The Pentagon says Russia’s Ministry of Defense has ignored US efforts to set up a phone conversation between the two countries’ top military officials.
According to Pentagon spokesman Col. Steve Warren, Russia has not responded to US military officials’ requests for a phone call between US Defense Secretary Chuck Hagel and his Russian counterpart, Sergei Shoigu.
Over “the past 24 hours,” said Warren, “we’ve tried to make clear to the Russians that Secretary Hagel is available for a phone call anytime, but we have not heard back.”
This comes as Russia and the US have been flexing their military muscles over the crisis in Ukraine and the Kremlin has ended high-level contact with the administration of US President Barack Obama.
On Wednesday, some 150 US Army troops arrived in Poland, the first of a contingent of 600 US forces being sent to the Baltic states.
On Friday, another 150 American troops arrived in Latvia and on Saturday a company of 150 US troops arrived in Lithuania. The last company of US troops is expected to arrive in Estonia early next week.
Meanwhile, Russia has begun extensive military drills near its border with Ukraine, saying the escalation of violence in eastern Ukraine and the militarization of the region by the US and its allies have forced it to react.
“The order to use force against civilians has already been given, and if this military machine is not stopped, the amount of casualties will only grow,” Shoigu said, referring to a military operation against anti-Kiev protesters in eastern Ukraine, which includes 11,000 Ukrainian soldiers, 160 tanks, 230 armored carriers, and at least 150 artillery pieces.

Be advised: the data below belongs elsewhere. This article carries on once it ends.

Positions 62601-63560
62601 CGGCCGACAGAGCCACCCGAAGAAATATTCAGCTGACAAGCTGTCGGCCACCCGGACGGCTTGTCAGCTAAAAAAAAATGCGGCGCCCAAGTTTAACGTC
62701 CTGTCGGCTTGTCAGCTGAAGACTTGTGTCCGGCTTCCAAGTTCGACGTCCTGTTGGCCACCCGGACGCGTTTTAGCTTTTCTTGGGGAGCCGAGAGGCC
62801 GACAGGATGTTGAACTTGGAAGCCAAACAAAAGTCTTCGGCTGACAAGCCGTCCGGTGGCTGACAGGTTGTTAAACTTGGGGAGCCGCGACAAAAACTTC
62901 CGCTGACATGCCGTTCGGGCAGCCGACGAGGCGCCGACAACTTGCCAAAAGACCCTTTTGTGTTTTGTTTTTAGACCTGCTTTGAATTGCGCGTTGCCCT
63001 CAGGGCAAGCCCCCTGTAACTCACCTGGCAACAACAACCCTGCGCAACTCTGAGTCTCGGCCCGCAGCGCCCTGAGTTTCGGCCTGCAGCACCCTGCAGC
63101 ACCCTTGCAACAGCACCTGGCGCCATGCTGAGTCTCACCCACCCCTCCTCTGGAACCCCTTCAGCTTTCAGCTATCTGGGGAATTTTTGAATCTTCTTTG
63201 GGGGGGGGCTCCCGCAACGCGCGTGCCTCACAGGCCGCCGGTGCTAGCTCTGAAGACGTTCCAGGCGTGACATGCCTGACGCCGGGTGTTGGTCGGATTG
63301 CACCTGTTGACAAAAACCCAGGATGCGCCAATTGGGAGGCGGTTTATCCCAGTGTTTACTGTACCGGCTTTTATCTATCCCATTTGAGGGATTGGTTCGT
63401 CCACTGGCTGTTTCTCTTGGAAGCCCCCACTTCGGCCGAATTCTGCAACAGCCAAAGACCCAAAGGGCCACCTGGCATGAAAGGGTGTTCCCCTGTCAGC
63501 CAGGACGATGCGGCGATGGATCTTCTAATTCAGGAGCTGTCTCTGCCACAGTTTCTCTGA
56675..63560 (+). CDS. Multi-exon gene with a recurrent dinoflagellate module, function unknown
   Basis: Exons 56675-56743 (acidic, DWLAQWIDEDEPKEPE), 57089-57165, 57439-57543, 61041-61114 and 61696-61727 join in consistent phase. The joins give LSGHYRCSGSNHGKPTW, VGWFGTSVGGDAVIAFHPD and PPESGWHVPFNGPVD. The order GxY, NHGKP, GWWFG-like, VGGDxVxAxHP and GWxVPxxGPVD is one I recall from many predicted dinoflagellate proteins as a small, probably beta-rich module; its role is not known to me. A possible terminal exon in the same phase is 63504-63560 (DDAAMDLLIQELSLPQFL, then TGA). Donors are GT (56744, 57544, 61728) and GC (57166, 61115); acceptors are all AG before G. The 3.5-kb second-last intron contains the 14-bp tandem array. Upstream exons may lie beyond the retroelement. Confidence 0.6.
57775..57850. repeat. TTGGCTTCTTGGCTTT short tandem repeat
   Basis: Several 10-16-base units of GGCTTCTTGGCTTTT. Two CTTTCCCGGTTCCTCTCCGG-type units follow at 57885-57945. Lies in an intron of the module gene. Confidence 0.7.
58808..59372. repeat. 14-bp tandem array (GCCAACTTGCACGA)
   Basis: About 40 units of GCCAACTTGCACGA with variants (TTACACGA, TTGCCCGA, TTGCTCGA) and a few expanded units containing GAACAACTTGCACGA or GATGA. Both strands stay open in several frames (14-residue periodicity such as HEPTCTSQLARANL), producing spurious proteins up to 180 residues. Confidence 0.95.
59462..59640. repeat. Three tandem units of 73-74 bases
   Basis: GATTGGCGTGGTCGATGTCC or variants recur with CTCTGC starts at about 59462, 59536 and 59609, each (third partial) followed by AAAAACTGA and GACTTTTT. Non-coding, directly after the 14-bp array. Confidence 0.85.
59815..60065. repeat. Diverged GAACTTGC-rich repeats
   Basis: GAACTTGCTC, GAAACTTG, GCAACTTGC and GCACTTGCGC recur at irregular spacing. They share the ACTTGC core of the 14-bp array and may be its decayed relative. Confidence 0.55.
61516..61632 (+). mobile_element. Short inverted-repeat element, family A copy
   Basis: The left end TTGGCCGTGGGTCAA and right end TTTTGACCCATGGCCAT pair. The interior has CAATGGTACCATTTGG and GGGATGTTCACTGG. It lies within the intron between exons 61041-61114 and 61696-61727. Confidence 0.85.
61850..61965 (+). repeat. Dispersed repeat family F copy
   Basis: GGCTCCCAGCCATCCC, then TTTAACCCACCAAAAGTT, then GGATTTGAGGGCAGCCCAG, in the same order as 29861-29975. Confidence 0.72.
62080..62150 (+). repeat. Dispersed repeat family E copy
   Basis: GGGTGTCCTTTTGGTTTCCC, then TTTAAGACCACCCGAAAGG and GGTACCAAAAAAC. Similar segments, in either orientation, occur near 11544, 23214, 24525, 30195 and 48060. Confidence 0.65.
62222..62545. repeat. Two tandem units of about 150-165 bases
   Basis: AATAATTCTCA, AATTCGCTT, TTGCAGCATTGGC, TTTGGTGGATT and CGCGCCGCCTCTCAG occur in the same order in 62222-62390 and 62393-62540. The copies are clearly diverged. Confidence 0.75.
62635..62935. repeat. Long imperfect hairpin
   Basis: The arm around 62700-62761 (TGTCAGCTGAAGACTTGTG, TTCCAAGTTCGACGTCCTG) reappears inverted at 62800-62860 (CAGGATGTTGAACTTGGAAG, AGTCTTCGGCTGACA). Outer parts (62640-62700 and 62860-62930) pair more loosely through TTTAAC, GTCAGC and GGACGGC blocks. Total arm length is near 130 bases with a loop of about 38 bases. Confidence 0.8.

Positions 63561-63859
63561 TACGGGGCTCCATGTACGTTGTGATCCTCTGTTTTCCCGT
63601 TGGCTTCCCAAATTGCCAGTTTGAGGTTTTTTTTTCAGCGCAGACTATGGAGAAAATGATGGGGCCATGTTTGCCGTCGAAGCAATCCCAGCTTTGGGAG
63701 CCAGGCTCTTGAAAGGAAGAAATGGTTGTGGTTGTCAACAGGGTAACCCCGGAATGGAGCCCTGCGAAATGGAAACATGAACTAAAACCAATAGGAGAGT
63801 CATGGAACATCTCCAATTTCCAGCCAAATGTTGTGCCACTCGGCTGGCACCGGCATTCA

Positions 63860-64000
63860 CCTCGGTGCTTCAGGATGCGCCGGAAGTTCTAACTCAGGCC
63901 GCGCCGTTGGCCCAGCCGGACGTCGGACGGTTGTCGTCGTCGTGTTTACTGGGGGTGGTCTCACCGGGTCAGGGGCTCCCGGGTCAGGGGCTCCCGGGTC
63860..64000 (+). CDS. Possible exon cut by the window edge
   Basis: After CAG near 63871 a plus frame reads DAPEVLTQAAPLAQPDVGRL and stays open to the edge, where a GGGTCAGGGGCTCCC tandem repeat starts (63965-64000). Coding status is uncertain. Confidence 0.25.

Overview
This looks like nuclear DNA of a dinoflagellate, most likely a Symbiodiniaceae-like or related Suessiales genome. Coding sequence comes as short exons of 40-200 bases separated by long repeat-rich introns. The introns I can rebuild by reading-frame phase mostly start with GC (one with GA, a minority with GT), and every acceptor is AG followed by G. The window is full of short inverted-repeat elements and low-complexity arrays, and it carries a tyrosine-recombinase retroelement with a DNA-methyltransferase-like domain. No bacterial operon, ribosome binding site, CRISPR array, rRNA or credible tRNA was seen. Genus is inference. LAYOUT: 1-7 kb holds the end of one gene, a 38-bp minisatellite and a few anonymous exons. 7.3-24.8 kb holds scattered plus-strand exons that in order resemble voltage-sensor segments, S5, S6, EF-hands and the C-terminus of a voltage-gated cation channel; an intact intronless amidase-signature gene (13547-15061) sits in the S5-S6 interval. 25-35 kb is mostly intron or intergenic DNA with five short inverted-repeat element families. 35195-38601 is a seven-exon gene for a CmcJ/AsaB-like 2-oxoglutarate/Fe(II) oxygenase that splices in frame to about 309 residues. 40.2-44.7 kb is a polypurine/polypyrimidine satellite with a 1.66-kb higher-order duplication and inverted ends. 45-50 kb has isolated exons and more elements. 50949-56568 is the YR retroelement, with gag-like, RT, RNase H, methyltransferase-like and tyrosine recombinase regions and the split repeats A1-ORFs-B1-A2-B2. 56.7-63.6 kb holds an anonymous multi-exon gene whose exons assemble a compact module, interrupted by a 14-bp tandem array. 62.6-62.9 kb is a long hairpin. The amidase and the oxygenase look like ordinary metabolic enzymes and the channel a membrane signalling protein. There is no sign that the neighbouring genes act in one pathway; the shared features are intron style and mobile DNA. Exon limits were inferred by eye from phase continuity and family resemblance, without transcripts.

“War games by NATO in Poland and the Baltic states are also not helping the normalization of the situation. We are forced to react to the situation,” he added.
This comes as diplomatic officials and sources close to the Russian leadership have told the Daily Beast that Russian President Vladimir Putin has shut down – at least for now – intensive high level communications with the White House as Obama is trying to nudge Washington’s European allies toward more sanctions against broad sections of Russia’s economy.
Targeting Russia’s entire economy would most likely ricochet and harm US allies in Europe. Reluctance from some European countries, especially Germany and Italy, on whether to fall in line with Washington over imposing sanctions against Russia’s economy has frustrated US officials.
However, after Obama talked with some European leaders on Friday, US officials said Obama and top European leaders are moving ahead on a new round of sanctions against Russia.
“Putin will not talk to Obama under pressure,” the Daily Beast quoted Igor Yurgens, Chairman of the Institute for Contemporary Development, a prominent Moscow think tank, and a close associate of Russian Prime Minister Dmitry Medvedev, as saying.